The Roar
The Roar



Why must there always be a problem? Big four weeks loom for Eels players and fans

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2nd August, 2022

As an avid Seinfeld fan, there’s always an appropriate George Costanza quote that summarises how I’m feeling.

After the Parramatta Eels beat the Penrith Panthers on Thursday night 34-10, I was elated. Nathan Cleary got sent off. The Eels remained in the hunt to finish in the top four. Mitchell Moses was in exceptional form, kicking a scintillating 30/20 in the first half. Things were looking good.

But then, the next day, amid conversations about how long Cleary would sit on the sidelines for after his tackle on Dylan Brown, it was also announced that Moses would be out for four weeks with a dislocated finger. All I could think of was George:

“Why must there always be a problem?”

The injury to Moses puts some Eels fans in a challenging predicament given that the replacement for Moses will be Jake Arthur. Without dramatically changing the structure of the team, indeed he is the only viable replacement.

Over the years, I’ve felt many emotions about my club. I’ve felt pain, anguish, elation, joy and pride. Rarely have I felt embarrassed to be an Eels fan.

But when I sat in the stands for the Eels match against the Sydney Roosters and heard fans booing when Jake Arthur’s name was announced over the loudspeaker, I was embarrassed. And then I was angry.

Regardless of what you think of Jake’s ability, he is a teenager who has been around the club since he was a tween. He does not select himself, and the fact that some fans decided it would be appropriate to boo him, even though he barely took the field, speaks to a certain rabid energy that many of our fans have because of how long it has been since the team won the premiership.


This rabid energy is unkind, unnecessary and not behaviour I want associating with our club.

But now, given the position of the Eels on the ladder, how will these same fans respond to the inclusion of Arthur? Will they continue to boo him or will they grow up and support Arthur and the team as they push towards the finals and perhaps even a top four position?

Anything other than support may sabotage Parramatta’s hopes for a successful finals campaign.

(Photo by Steven Markham/Speed Media/Icon Sportswire via Getty Images)

In an article for the Sydney Morning Herald this week, Michael Chammas wrote about a potential disconnect between the Parramatta Eels football team and the Parramatta Eels as a club. The article also highlights a potential disconnect between the team and the fans, citing the example of the number of Panthers players who stayed on the field after their defeat last Thursday and the lack of Parramatta players.

I don’t really buy into this idea. I know how passionate these players are and how much they care about the fan base, but given the behaviour of some of our fans over the last couple of weeks, I certainly don’t blame any of the players for being miffed.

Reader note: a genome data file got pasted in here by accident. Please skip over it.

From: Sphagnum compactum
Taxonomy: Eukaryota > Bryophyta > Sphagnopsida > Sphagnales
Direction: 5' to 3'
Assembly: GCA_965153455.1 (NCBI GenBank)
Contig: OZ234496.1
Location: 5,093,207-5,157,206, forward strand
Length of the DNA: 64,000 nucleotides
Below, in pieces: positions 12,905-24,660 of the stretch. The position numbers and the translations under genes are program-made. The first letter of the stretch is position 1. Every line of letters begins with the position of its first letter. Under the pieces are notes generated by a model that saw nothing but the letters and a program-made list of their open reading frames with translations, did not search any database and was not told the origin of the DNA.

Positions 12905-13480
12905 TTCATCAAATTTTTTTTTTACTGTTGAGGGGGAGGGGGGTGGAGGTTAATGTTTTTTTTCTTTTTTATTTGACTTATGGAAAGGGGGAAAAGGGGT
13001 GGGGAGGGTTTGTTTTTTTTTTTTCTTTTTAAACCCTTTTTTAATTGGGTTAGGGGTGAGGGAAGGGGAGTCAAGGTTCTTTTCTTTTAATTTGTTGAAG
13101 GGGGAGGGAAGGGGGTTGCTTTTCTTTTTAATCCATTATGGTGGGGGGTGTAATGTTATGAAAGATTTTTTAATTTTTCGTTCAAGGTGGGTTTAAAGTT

Not only has one of their own players been booed for simply being selected and for having the audacity to be the coach’s son, but following the Eels’ loss to Brisbane there was some fairly disgraceful commentary about our captain, Clint Gutherson.


I will be the first to admit that Gutherson’s form this year has not been as good as in previous years. Could it be the security of a long-term contract? Could it be a leadership burden following the last two years of a pandemic? Could it be that he has a new baby at home and is not getting as much sleep as he needs to?

For the last couple of seasons Gutherson has been the Eels ‘energy’ barometer. While not the most talented player, his work ethic, fitness and commitment have always made him a leader at our club.

For some fans, a down year for Gutherson has been enough for them to call for him to be got rid of and sent to pasture.

As fans we demand loyalty, but only when it works for us.

I understand the frustration Parramatta Eels fans have. I want a premiership just as much as the next fan.

But we are currently supporting a team that has made the finals four out of the last five years.

The 2022 season has been up and down, but it is still not over yet. The Eels have a tough run home but are still in the mix for finishing in the top four.


This is the part that I find the hardest to understand. Eels fans support a successful team that has so much to be proud of, including a new facility at Kellyville, the incredible CommBank Stadium and a Women’s National Rugby League team.

There are some fans who would be thrilled with where Parramatta has finished in the last five years. That’s certainly not to accept mediocrity and not to push the club to be better, but surely there is a middle ground between pushing the club to be the best it can be and resorting to booing the coach and his son.

The Parramatta Eels have a big month of footy coming up. But it’s not just the players, it’s the fans too.